BY KATHRYN LEVY FELDMAN Photography by John Soares

Bob Bigelow C’75 is pumped. Maybe not in the same way he was when he pounded the Palestra boards as a member of the 1973, 1974, and 1975 Ivy League Championship basketball teams under Hall of Fame Coach Chuck Daly or during his four years in the NBA, but these days it is a different type of challenge that gets his adrenaline flowing. For the past 10 years, Bigelow has been on a mission to return youth sports to its rightful owners: the kids who play.

According to Bigelow, there are 30-35 million children between three and 14 years old playing organized youth sports in this country, approximately three million adults coaching them, and tens of millions of parents cheering from the sidelines (among other less welcome activities). These adults, he says, “are overly invested, overly zealous, overly stressed. When they set up structures and systems for their children, they looked at the only models they knew: varsity high school, college, and professional sports. With adults at the helm, youth sports teams and leagues grew exponentially.”

Today, the leagues have leagues: A Teams, B teams, travel teams, select teams. It doesn’t matter what sport or sports your child plays, chances are it will overtake your life. “Some parents need computer printouts to keep their weekend straight,” Bigelow says. “Husband and wife never see each other—they have to be at different fields at the same time. Working parents say getting back to the job on Monday is a relief.”

If parents weren’t so exhausted from shuttling their kids to practices, games, and faraway tournaments, maybe they’d have the energy to laugh at themselves. Instead, they’re too busy trying to outdo each other. “As one parent would spill his or her litany of weekend activities, a full run of stuff that would exhaust Alvin and all the chipmunks, another would start right in,” wrote Tom Moroney, a columnist for The MetroWest Daily News in Framingham, Mass. and co-author, with Bigelow and Linda Hall, of the book Just Let the Kids Play [“Briefly Noted,” this issue], in a 1997 column. “If you listened closely, you would swear each parent was trying to one-up the parent who had just spoken. He who dies with the most miles on the odometer by Sunday night wins.

Is it any wonder that sleep-deprived, guilt-ridden, over-competitive spectators often take it out on the refs, their kids, and even each other? While the case of “hockey dad” Thomas Junta, who was convicted of involuntary manslaughter in the death of another father and sentenced to six-10 years in prison in January, received a lot of media attention, according to Bigelow incidents of sports rage are nothing new. “Read any newspaper, watch any television newscast for a week, and most likely you’ll see at least one instance of over-the-top parents at a youth sports event,” he says. “It’s worse than you might think.”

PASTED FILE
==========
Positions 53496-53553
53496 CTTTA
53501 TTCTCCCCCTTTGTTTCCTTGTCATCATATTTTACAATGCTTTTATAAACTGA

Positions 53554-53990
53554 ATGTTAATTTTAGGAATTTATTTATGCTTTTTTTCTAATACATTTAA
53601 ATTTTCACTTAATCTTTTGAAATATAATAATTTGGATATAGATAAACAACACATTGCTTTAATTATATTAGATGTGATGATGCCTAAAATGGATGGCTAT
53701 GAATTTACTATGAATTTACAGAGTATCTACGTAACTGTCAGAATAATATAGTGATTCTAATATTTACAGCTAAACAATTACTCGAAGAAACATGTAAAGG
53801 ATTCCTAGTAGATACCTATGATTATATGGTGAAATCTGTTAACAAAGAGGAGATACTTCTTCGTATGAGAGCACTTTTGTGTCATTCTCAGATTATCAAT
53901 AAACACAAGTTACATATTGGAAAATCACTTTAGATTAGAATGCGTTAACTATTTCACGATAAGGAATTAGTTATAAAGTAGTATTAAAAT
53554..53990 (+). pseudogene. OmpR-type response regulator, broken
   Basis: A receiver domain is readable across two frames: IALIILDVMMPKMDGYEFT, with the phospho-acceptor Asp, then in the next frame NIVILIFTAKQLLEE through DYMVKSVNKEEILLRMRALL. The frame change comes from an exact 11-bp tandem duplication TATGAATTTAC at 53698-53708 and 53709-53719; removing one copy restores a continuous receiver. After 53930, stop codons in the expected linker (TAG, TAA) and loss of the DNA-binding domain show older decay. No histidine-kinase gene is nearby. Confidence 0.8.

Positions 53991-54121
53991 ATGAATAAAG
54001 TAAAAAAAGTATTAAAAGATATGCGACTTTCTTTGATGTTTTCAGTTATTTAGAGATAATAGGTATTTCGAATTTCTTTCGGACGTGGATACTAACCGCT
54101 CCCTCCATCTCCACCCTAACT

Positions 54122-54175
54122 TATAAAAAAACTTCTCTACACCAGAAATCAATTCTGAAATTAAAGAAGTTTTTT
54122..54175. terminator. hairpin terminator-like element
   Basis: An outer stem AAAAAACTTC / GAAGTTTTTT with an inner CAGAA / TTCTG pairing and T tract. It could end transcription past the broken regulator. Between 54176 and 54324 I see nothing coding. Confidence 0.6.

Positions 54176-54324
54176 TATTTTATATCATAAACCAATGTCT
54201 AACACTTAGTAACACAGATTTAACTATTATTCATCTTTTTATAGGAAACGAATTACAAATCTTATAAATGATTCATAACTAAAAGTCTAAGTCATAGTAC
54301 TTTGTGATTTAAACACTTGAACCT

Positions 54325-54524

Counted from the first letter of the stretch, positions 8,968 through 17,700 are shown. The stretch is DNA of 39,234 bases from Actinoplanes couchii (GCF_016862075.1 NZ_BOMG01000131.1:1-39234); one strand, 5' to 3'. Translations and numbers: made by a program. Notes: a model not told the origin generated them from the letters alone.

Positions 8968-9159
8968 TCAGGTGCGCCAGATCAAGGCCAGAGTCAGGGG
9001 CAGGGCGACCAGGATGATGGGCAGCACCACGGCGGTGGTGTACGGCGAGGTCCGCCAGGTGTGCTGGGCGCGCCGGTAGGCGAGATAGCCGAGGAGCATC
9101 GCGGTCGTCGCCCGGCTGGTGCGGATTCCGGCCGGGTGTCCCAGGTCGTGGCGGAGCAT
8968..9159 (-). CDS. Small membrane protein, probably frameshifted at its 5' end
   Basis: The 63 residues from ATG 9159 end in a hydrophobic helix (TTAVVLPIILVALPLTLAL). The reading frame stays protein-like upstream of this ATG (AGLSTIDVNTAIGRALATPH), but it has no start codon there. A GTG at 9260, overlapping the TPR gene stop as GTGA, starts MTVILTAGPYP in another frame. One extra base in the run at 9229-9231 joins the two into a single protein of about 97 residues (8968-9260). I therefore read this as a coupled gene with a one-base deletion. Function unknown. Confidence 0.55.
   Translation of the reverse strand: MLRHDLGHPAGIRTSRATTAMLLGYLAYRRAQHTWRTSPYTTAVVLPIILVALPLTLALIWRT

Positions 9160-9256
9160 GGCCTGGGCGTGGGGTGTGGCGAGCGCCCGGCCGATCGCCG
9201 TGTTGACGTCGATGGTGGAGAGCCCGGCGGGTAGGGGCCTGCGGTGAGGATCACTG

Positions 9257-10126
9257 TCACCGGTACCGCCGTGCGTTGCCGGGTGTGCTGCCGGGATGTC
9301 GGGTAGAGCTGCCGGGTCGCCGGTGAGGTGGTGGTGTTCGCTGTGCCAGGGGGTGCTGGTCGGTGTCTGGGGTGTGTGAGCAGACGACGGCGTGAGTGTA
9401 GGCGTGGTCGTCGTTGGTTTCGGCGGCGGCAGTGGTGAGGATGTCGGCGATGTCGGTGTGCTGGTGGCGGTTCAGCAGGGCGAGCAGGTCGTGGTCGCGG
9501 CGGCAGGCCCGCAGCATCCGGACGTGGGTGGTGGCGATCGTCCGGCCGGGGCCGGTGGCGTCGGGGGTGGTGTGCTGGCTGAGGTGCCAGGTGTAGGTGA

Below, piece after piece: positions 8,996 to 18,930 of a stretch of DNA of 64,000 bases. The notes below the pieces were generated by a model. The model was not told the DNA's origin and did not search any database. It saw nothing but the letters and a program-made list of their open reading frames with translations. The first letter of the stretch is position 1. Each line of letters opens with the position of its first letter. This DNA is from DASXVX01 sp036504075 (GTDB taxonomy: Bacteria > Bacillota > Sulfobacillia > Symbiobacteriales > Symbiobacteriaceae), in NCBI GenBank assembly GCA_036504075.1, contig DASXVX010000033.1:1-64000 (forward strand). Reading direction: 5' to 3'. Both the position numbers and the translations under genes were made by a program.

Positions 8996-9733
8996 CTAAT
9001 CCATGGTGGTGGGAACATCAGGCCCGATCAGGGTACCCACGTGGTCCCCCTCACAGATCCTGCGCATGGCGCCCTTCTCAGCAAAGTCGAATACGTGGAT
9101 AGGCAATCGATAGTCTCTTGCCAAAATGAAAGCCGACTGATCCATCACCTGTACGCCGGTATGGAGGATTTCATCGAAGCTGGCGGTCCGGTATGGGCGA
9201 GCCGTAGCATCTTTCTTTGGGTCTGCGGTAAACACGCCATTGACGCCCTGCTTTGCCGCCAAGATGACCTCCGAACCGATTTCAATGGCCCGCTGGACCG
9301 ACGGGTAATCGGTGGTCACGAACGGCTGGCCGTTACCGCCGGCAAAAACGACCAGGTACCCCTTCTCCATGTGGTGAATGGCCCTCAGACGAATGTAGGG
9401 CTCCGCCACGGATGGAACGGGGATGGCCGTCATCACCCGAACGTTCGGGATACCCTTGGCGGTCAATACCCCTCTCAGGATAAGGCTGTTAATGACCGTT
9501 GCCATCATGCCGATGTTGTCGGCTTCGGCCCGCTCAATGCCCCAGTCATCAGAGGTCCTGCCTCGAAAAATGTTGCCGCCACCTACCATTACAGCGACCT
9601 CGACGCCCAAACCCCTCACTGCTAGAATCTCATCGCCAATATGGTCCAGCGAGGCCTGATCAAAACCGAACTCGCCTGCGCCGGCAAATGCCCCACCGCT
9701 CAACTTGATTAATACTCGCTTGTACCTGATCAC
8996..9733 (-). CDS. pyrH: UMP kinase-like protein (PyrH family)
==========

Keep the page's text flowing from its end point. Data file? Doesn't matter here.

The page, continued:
Parents themselves have created the conditions that prompt such outbursts, Bigelow adds. “The ways in which many youth sports systems are organized and run—particularly the ways in which children are evaluated and ranked, selected for or excluded from teams, or subjected to politics among the adults—are often catalysts for explosive emotions.”

Bigelow knows parents don’t set out to sabotage their children’s athletic success. If anything, they believe that volunteering to coach or administer the league in which their child participates will let them participate more fully in his or her life. Which is fine until the notion of winning gets in the way.

According to Michael Sachs, a sports psychologist at Temple University and coauthor of The Total Sports Experience for Kids: A Parents’ Guide to Success in Youth Sports, the reasons children participate in organized youth sports include wanting to improve their skills, getting some exercise and/or staying in shape, and socializing with their friends. “Winning is way down on the list, ranking 10th,” he pointed out in a November 2000 article for USA Today Magazine.

Contrast that with what Bigelow describes as “adult coaches [who] show up at games—with all that Management 101 mind-set, all that desire to achieve,” whose “coaching is almost solely based on the outcome, which is the score,” and you begin to see the root of the problem.

“What adults want and need from youth sports is often not what children want and need,” Bigelow explains. He raises his two fists in the air, holding them about three feet apart, to illustrate his point. One hand, he says, represents the kids; the other, the parents. At the moment, the two participants in this drama are moving in opposite directions. “It’s as though the adults and the children live in different worlds and speak different languages,” he says.

Not only does Bigelow know how to bring his two fists together, he knows the importance of doing it quickly. “An estimated 70 percent of children who play a youth sport end up quitting that sport by the time they are 13,” he says. “It is perhaps in their name that we need to fight the hardest.”


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Copyright 2002 The Pennsylvania Gazette Last modified 5/02/02